Lynchburg Journal of Medical Science

Lynchburg Journal of Medical Science




Tom Colletti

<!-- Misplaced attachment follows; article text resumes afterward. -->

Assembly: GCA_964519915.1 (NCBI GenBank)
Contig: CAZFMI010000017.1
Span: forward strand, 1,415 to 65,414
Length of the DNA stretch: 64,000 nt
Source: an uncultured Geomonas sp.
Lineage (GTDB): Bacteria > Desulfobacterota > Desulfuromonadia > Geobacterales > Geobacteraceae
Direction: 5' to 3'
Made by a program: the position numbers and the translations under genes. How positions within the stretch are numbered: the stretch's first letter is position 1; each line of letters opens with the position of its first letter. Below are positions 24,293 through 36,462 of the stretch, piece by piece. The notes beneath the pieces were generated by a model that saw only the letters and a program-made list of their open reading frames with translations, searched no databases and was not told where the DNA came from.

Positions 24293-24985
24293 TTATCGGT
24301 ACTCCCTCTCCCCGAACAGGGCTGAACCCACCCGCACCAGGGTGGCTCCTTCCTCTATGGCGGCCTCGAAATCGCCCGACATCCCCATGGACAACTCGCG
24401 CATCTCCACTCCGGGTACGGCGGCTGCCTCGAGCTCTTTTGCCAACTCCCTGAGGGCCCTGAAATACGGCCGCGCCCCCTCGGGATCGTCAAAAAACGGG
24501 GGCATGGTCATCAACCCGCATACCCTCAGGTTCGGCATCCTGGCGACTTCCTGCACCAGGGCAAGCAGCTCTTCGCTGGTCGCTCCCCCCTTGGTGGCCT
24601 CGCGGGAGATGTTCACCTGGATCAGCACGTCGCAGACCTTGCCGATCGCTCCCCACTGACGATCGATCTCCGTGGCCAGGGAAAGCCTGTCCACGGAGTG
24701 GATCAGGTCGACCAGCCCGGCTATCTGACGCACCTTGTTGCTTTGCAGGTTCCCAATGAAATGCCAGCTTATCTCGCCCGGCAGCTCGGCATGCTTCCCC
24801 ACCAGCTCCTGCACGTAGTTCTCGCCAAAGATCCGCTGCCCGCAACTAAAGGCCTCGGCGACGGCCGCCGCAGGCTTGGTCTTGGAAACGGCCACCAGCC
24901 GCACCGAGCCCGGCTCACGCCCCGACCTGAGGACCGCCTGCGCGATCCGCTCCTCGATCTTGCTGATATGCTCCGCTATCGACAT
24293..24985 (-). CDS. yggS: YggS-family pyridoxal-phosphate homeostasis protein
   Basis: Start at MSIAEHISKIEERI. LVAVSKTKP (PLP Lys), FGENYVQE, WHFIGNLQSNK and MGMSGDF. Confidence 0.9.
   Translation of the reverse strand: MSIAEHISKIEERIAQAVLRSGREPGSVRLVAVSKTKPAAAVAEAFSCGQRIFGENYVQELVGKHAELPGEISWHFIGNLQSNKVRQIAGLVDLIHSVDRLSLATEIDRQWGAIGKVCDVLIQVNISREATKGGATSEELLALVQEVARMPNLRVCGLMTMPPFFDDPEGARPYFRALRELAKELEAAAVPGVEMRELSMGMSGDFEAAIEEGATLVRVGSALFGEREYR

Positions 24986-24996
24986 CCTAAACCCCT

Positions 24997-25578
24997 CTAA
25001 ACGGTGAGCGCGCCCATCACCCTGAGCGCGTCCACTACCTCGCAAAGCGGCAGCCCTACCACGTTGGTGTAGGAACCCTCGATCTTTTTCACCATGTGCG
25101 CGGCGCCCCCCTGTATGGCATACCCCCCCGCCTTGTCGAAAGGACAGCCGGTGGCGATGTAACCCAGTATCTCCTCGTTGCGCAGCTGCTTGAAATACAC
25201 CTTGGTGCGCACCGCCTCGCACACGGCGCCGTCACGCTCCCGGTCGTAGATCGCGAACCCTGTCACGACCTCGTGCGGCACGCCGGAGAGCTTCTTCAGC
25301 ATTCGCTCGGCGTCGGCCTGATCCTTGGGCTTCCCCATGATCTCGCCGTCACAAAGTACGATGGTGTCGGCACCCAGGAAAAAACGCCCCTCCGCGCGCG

Post-Traumatic Stress Disorder (PTSD) is becoming a very common presentation in behavioral health as well as primary care. Many traditional medications, once used to treat PTSD, are becoming refractory to treatment. Practitioners and scientists are now looking for new and innovative ways to treat this condition. However, the efficacy of EMDR compared to hallucinogen use is unclear. The National Institute of Health described PTSD as a growing epidemic, affecting approximately 7.7 million American adults. Statistics show that PTSD can occur at any age, and often correlates with increased depression, substance abuse, and anxiety disorders. The condition may cause emotional numbness, anhedonia, and anergia. This can drive up health costs, decrease work production, and have a detrimental effect on families and marriages. Current treatments include anti-depressants, anti-hypertensives, anti-convulsants, antipsychotics, and benzodiazepines. More recent treatments include the combination of medications as well as Eye Movement Desensitization and Processing (EMDR) (Friedman & Bernardy, 2017).


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